drinking-water

As the warm temperatures begin to rise; staying hydrated is important whether you’re playing sports, traveling or just sitting in the sun.  Not only is proper hydration one of the most important aspects of physical activity, it’s also critical for heart health.  Keeping your body hydrated helps the heart pump blood easier to the muscles.  So essentially, if you stay well hydrated, your heart doesn’t have to work as hard.  Most of us do not drink adequate water and may be at risk for dehydration. Dehydration can be a serious condition that can lead to problems ranging from swollen feet and headaches to life-threatening illnesses such as heat stroke. It’s also important to note; if you are beginning to feel thirsty, most likely you are already dehydrated.

How much water should you be drinking?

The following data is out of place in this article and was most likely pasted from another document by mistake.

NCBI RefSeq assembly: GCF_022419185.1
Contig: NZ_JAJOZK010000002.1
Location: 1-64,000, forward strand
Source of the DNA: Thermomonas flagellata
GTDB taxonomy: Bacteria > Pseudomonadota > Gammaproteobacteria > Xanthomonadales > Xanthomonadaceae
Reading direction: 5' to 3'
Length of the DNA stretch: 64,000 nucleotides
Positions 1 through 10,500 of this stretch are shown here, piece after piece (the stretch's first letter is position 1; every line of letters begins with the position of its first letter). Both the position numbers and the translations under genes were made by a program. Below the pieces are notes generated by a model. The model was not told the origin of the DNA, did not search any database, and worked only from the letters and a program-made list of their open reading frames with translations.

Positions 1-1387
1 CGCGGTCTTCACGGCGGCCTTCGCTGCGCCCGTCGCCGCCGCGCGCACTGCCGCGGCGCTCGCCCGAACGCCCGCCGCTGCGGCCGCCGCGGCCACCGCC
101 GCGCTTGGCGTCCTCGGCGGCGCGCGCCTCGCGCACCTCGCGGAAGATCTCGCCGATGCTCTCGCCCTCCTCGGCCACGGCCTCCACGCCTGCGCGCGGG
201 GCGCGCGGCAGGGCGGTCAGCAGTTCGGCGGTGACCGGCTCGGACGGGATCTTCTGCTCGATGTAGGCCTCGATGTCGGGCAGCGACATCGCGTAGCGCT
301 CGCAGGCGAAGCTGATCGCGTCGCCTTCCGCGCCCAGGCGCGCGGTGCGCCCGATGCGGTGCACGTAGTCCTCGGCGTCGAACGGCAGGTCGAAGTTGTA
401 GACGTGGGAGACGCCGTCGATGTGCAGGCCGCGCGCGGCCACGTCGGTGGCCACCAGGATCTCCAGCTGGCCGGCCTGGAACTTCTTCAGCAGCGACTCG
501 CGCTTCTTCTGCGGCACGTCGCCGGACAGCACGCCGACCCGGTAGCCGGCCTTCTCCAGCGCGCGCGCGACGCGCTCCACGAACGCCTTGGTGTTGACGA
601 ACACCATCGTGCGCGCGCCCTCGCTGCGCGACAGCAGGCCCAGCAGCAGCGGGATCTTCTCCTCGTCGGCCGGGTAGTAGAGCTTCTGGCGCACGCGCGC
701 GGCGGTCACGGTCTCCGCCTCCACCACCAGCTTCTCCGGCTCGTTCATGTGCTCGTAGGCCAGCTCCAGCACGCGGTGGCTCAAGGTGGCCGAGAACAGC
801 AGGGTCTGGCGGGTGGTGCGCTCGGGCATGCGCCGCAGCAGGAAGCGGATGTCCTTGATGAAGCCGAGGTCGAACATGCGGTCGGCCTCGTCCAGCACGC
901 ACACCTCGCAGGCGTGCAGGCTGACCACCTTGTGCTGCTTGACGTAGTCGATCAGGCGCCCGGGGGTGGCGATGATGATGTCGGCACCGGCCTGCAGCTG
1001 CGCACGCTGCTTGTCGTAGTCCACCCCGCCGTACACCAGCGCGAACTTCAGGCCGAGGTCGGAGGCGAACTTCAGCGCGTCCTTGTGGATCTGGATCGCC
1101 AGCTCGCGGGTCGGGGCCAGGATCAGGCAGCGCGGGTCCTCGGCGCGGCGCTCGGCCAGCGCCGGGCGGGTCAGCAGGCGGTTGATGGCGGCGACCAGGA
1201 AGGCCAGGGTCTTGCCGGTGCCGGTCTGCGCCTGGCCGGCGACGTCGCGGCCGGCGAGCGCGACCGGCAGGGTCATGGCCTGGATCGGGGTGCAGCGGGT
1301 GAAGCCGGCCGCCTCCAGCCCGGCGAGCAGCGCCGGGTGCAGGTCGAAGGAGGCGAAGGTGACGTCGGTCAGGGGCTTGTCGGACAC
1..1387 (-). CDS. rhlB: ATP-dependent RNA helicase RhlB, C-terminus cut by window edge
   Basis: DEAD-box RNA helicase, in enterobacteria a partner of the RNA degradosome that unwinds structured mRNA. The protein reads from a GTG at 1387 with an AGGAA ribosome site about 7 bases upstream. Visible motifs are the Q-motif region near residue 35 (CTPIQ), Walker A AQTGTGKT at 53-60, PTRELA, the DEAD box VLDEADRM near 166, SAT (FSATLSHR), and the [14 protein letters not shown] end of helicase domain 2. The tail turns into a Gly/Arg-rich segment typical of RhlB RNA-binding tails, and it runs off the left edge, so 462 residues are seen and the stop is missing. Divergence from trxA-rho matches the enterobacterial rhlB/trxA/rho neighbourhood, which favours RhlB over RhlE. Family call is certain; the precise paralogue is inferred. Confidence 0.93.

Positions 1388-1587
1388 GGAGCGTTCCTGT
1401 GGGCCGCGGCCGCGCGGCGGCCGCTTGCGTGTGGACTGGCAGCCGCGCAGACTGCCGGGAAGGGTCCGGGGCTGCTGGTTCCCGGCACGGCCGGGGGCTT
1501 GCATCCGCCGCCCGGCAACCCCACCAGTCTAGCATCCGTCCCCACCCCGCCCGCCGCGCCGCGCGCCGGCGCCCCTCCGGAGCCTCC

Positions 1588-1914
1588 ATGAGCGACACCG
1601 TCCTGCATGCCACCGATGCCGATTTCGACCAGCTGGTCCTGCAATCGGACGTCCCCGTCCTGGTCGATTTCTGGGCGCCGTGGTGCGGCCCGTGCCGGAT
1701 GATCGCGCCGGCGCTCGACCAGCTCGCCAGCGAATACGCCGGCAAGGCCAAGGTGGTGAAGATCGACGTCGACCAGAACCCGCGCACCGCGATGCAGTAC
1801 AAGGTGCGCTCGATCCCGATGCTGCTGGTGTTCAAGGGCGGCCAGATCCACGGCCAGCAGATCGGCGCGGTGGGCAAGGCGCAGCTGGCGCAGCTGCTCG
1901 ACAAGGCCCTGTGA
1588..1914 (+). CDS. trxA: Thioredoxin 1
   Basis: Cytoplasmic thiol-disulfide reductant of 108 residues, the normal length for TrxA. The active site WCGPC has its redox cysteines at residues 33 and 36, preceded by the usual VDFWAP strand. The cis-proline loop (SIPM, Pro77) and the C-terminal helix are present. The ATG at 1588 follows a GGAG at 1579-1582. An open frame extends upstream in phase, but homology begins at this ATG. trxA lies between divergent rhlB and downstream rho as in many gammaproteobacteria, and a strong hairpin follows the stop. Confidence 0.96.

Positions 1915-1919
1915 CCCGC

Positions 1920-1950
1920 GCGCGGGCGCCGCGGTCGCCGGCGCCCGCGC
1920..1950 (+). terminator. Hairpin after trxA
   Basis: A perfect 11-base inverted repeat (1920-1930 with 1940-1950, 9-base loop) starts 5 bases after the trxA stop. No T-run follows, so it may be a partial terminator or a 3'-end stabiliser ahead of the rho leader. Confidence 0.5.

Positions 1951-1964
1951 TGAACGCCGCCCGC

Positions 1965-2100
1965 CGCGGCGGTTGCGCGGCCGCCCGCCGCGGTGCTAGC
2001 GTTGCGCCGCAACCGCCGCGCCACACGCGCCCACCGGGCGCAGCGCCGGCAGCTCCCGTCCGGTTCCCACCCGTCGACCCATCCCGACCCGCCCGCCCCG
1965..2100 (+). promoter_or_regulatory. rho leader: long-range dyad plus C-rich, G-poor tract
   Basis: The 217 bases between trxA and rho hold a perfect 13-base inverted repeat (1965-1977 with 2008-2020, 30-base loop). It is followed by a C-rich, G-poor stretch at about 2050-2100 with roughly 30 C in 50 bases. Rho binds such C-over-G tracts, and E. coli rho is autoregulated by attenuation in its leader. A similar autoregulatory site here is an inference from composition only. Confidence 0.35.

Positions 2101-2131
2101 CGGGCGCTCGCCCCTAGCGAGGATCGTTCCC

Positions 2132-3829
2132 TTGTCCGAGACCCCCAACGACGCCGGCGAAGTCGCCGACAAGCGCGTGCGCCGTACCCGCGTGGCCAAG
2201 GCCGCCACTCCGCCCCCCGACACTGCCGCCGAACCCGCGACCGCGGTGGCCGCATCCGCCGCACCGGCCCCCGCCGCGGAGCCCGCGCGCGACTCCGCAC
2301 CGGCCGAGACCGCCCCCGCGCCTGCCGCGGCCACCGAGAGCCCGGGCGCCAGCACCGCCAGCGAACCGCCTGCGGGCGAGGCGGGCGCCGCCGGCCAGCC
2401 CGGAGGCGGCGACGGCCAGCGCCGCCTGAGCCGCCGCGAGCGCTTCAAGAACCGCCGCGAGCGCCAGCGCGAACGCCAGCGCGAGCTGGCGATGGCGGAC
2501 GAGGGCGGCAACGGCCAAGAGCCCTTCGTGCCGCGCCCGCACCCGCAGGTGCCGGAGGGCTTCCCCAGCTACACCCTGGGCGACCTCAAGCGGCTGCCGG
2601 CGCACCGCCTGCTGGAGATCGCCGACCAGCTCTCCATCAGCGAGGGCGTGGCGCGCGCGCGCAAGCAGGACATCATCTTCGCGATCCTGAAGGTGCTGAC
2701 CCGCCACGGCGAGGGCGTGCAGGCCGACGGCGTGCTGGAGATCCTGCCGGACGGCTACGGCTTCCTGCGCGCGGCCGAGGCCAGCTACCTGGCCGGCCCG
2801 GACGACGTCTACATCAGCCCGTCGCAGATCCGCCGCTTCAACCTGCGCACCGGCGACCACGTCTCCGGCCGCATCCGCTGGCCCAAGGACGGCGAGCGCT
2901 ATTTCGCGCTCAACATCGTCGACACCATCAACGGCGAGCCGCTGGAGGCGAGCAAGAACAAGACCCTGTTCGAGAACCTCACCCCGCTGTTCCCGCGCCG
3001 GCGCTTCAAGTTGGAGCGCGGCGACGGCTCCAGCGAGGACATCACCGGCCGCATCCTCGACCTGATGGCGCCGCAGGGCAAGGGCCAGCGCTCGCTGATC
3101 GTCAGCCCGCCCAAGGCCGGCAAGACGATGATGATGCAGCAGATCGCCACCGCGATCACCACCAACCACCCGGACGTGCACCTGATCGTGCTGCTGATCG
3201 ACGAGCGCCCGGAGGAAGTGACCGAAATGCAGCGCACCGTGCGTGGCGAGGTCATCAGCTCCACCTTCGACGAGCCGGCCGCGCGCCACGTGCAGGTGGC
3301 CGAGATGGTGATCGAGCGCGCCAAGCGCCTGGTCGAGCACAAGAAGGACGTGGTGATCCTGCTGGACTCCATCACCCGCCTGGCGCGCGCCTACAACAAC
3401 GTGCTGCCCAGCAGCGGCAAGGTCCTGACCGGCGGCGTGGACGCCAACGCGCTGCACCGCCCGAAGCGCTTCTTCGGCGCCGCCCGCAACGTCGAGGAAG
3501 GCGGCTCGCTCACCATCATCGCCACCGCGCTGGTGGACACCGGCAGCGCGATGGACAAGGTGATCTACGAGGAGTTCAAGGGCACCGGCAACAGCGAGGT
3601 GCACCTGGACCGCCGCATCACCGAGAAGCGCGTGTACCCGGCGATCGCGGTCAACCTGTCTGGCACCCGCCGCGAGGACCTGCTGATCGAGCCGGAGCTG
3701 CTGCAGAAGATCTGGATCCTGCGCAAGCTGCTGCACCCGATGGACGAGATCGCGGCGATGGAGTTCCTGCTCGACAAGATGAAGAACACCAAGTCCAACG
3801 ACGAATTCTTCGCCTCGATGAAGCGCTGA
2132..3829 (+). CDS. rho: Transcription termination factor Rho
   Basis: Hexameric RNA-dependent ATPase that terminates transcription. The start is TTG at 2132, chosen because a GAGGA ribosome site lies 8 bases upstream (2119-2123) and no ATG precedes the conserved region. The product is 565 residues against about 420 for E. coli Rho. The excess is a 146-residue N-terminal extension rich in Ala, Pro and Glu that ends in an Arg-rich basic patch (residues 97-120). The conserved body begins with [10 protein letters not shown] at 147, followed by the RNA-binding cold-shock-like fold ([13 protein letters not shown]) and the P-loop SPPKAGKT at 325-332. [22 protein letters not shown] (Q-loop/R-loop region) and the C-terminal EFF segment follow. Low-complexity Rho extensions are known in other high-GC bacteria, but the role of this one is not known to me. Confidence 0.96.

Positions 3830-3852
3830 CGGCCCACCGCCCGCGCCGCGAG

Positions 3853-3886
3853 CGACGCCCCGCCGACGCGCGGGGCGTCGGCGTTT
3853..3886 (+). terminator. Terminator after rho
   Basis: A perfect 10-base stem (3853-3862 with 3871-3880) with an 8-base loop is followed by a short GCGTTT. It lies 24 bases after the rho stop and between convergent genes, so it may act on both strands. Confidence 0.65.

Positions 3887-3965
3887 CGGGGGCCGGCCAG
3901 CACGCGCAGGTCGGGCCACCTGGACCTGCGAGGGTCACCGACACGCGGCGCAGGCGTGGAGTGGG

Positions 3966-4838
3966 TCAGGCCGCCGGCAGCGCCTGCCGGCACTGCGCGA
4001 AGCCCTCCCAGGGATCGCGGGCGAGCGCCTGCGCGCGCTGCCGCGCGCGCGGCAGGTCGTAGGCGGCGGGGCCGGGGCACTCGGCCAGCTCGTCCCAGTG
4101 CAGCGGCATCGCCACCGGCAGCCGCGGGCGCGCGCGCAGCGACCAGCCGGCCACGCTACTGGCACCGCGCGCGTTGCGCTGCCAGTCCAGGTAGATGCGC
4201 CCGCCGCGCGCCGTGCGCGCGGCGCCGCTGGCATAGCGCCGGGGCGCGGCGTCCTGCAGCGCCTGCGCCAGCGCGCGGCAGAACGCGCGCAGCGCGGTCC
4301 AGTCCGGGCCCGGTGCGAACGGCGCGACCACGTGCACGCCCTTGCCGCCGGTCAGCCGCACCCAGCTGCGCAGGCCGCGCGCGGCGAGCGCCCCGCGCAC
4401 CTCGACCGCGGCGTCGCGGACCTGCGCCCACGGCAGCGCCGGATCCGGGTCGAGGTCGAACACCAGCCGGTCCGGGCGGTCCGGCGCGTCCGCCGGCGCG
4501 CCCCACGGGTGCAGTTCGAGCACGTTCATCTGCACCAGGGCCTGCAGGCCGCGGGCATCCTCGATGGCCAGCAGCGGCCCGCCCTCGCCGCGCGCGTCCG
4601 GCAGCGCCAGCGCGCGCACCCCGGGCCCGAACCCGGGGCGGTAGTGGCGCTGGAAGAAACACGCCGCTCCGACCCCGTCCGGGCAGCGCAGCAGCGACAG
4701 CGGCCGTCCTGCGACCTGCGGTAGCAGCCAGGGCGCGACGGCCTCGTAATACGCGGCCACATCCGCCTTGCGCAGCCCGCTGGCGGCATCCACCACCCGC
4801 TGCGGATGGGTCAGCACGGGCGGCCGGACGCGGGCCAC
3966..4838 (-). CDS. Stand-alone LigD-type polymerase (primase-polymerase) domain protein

The goal is to minimize dehydration without over-drinking. Adequate hydration for healthy adults varies among individuals based on weight, and how much fluid you actually lose during exercise (sweat). Normal fluid needs for a healthy adult is 30ml for every kilogram of body weight.

Example: Weight 140lbs, take your weight in pounds and divide by 2.2 to get = 63.6 kilograms (kg)           

                  63.6kg X 30ml = 1,908ml / 240ml to get = 7.95 cups. 

Water is best.

For most people, water is the best thing to drink to stay hydrated, especially prior to and after exercise. Sources of water also include fruits and vegetables, which contain a high percentage of water. Sports drinks with electrolytes may be useful for people doing high intensity exercise, though they tend to be high in added sugars and calories.

 

Warning signs of dehydration:         

Thirst

Flushed skin

Premature fatigue

Increased body temperature

Faster breathing and pulse rate

Increased perception of effort

Decreased exercise capacity

 

 

American Heart Association, RD411, Eatright.org